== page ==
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Metolius Multi-Loop Gear Sling or the other with the Double D?


Original Post
Jfriday1 · · Conifer, CO · Joined Jun 2012 · Points: 40

Just starting to get into leading, and have been using a regular nylon sling for gear across my shoulder.

Not sure which one I want.

Metolius Multi-Loop Gear Sling

or

Metolius Multi-Loop Double D Gear Sling

Any input?

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JesseT · · Portland, OR · Joined May 2011 · Points: 110

I got a gear sling when I first started leading trad (metolius multi-loop, if it matters). It took me about 4 outings before I figured out that it's almost always preferable to just rack on your harness. My gear sling has now been mostly relegated to storing my rack.

Then again, I don't climb a lot of chimneys. YMMV.

Larry S · · Easton, PA · Joined May 2010 · Points: 840

If you must have a gear sling, i'd suggest a plain one without the individual loops. You'd think the loops would make organizing better, but it's harder to throw the thing around and a pain to get gear off the very back loop - It kinda balances itself out so it won't move to let you get to your gear. It's even worse if you have that second loop on it.

Otherwise, I agree w/ the poster above. I have that same double-d gear sling i bought when i started climbing. It's in the closet or just used for carrying gear to the crag. I don't use it while climbing unless i'm doing aid.

randy88fj62 · · Unknown Hometown · Joined May 2010 · Points: 291

I used to use a sling for trad and eventually decided to rack on my harness. The only time I prefer to not rack on my harness is for chimneys and other awkward squeezes.

I recommend Misty Mountain as I use their double gear sling which is fully rated as a chest harness for aid climbing.

Marc H · · Longmont, CO · Joined May 2007 · Points: 250

I recommend using the gear loops on your harness. Both those slings you pictured suck for anything but big-wall aid climbing. If you really want a padded gear loop, just get a single loop; the divided ones suck, IMO.

John Wilder · · Las Vegas, NV · Joined Feb 2004 · Points: 1,535

its all personal preference, imho- some people like slings, some dont. some like loops, some dont.

personally, i much prefer the regular sling with loops (not the 'D' sling one)- i like to be able to move the sling easily. i never cared for the sling without loops- too hard to get gear out if you have alot of it, imho.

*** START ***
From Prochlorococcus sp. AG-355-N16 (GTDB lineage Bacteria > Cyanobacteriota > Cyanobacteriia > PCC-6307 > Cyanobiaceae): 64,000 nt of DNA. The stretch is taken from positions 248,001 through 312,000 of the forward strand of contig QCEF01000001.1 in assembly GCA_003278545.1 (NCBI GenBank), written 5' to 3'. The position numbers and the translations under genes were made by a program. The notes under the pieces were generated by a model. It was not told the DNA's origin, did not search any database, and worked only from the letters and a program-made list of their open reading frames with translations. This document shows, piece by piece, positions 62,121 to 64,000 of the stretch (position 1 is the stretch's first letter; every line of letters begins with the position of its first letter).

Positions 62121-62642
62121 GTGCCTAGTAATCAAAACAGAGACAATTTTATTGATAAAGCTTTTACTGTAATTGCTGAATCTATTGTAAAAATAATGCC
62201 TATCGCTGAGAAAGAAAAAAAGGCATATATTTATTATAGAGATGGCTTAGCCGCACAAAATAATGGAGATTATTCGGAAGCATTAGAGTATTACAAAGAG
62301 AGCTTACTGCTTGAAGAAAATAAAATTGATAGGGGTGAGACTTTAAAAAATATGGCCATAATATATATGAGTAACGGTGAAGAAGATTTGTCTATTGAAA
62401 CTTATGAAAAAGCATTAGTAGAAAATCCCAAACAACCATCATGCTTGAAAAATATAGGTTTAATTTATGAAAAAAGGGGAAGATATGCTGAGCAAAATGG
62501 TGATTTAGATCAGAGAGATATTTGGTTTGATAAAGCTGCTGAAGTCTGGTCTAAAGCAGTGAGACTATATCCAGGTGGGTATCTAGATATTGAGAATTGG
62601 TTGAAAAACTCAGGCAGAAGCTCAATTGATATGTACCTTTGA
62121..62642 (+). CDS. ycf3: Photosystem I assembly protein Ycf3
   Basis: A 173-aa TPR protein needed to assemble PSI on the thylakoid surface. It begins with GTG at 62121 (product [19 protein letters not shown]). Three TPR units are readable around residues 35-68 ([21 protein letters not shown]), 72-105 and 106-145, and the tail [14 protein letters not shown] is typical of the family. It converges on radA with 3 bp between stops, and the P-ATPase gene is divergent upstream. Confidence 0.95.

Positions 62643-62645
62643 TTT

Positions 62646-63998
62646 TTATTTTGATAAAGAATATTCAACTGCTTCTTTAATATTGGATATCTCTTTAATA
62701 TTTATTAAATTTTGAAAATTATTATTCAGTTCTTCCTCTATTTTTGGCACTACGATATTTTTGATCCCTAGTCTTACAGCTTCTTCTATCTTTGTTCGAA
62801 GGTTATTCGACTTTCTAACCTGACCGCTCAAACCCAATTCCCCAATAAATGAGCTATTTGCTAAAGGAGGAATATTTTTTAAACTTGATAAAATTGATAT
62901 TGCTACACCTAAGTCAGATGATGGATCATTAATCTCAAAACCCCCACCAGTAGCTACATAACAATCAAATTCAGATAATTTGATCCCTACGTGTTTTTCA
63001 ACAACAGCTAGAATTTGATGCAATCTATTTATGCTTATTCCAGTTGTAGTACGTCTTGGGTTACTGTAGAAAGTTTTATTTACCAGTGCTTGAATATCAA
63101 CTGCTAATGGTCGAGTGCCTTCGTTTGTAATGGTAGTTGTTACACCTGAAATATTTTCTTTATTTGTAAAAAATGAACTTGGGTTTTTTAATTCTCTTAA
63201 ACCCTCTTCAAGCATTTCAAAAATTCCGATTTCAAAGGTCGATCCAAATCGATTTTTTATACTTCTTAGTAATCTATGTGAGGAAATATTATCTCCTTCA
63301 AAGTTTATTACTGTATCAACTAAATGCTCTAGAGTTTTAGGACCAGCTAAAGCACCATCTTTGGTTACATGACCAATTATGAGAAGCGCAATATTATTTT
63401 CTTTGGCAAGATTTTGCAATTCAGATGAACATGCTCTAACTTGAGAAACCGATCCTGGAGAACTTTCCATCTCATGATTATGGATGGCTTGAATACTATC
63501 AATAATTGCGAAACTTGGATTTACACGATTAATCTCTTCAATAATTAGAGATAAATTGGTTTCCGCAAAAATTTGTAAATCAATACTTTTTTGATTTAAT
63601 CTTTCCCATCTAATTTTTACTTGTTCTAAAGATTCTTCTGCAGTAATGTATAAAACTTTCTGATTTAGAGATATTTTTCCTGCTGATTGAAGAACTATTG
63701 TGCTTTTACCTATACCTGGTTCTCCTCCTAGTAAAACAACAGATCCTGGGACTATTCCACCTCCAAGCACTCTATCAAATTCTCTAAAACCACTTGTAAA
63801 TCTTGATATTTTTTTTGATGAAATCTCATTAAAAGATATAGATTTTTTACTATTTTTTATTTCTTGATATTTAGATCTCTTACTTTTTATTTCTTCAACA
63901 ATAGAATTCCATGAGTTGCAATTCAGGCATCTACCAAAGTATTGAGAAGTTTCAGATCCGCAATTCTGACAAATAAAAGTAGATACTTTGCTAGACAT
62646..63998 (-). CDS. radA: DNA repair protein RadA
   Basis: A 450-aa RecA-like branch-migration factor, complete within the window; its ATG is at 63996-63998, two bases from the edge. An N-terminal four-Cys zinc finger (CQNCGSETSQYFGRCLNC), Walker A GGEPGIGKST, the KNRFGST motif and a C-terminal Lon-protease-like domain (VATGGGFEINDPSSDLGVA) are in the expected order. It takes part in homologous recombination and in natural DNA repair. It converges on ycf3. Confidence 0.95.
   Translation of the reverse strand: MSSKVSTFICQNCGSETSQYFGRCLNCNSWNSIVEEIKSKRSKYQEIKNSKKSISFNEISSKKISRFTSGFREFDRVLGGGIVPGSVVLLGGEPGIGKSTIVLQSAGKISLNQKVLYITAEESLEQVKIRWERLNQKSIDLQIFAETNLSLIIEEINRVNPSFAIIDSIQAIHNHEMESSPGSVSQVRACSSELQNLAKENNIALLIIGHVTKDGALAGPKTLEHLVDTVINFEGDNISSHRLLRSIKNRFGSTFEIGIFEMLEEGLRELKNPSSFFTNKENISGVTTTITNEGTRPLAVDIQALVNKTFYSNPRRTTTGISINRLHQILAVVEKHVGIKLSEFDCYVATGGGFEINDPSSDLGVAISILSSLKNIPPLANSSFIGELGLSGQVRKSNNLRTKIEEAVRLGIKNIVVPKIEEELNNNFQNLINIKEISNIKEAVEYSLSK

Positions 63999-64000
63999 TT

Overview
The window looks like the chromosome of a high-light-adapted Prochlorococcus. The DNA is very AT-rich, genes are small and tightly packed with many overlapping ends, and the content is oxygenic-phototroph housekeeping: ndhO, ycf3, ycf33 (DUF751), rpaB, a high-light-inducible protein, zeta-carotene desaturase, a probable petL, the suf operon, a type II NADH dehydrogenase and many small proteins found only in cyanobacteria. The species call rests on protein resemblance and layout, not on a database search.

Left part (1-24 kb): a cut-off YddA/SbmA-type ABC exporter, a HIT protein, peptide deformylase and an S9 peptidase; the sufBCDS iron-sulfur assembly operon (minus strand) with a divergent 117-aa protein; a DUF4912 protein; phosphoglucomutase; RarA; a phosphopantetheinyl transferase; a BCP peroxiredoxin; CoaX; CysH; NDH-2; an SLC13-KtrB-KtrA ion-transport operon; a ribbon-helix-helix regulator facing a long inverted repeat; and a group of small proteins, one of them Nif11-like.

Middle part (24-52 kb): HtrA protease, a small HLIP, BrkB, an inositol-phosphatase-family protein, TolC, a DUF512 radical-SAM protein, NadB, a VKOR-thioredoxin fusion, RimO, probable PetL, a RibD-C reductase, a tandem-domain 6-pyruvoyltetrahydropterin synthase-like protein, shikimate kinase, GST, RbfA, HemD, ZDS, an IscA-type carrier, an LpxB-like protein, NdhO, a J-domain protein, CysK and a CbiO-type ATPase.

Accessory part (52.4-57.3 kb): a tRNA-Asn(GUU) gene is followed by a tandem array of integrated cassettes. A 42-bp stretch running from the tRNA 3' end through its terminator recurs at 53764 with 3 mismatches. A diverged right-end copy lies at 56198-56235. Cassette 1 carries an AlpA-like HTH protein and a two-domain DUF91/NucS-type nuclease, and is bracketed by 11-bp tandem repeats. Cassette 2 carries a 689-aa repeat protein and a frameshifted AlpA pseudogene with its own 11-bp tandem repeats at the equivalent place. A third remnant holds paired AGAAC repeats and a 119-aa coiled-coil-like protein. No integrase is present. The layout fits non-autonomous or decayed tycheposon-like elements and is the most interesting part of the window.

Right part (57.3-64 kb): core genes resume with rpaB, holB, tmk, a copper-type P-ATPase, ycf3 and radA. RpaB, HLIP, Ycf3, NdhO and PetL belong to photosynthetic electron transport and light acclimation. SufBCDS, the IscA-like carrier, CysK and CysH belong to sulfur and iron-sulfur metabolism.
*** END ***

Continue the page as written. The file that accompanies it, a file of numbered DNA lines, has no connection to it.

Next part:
Andrew S · · Unknown Hometown · Joined May 2009 · Points: 25

I recommend racking on your harness. I've got the double d, but use it as the multi-loop. It's usually used for transporting gear to crags, but I occasionally use it on longer alpine climbs.

Jfriday1 · · Conifer, CO · Joined Jun 2012 · Points: 40

Thanks for everyone's input. Think ill get the regular one.

Tradiban · · Unknown Hometown · Joined Apr 2004 · Points: 11,435

The regular one will rotate with weight on it, get the DD. I rack mostly on my harness but keep a few draws on the front for easy access plus a few single biners. Also while cleaning you can rack on the sling and then pass the whole thing to the leader when you reach the belay instead of handing off piece by piece.

SteveZ · · Denver, CO · Joined Sep 2007 · Points: 406

With the Double D sling, you can remove the extra "D" part of it... so it essentially becomes the regular (but with the capability for more if you're wallin')

Just a thought.

Parker Kempf · · atlanta, GA · Joined Jul 2011 · Points: 210

rack on your harness...

chest harnes/gear sling=aid climber=triple cams from 000-#4, offset cams, nuts, brassies, offset nuts, pins, hooks, hammer, 20+ extendable draws, 20+ free biners, haul system, jumars, water jacket, all that crap

if you cant fit everything on the (2-7) gear loops on your (sport/trad/bigwall) harness for a free climb you should consider getting a better racking system or bring less stuff...

-an elitist assholes opinion

Nick Stayner · · Wymont Kingdom · Joined Mar 2006 · Points: 2,295

For what it's worth, I have done big wall routes racking everything on my harness and done single pitches with as few as 5 pieces on a gear sling. I like both methods for different situations.

Back when I first started leading 5.11 gear routes, I thought it was a prerequisite that you rack on your harness, so I started doing it too. After years of harness racking, I recently moved back to the gear sling for most situations because I always know right where everything is.

I think the key for you, a new trad leader, is to try a bunch of different methods and see what you like the best. All systems have their situation where they shine, and they all suck at certain things too.

MaraC · · Unknown Hometown · Joined May 2011 · Points: 10
SteveZ wrote:With the Double D sling, you can remove the extra "D" part of it... so it essentially becomes the regular (but with the capability for more if you're wallin') Just a thought.
The regular sling has points to which you can attach a length of accessory cord so you can add the extra "D" part for more capacity if you decide you need it.

But +1 for racking on your harness and using your gear sling for storage.
Marc H · · Longmont, CO · Joined May 2007 · Points: 250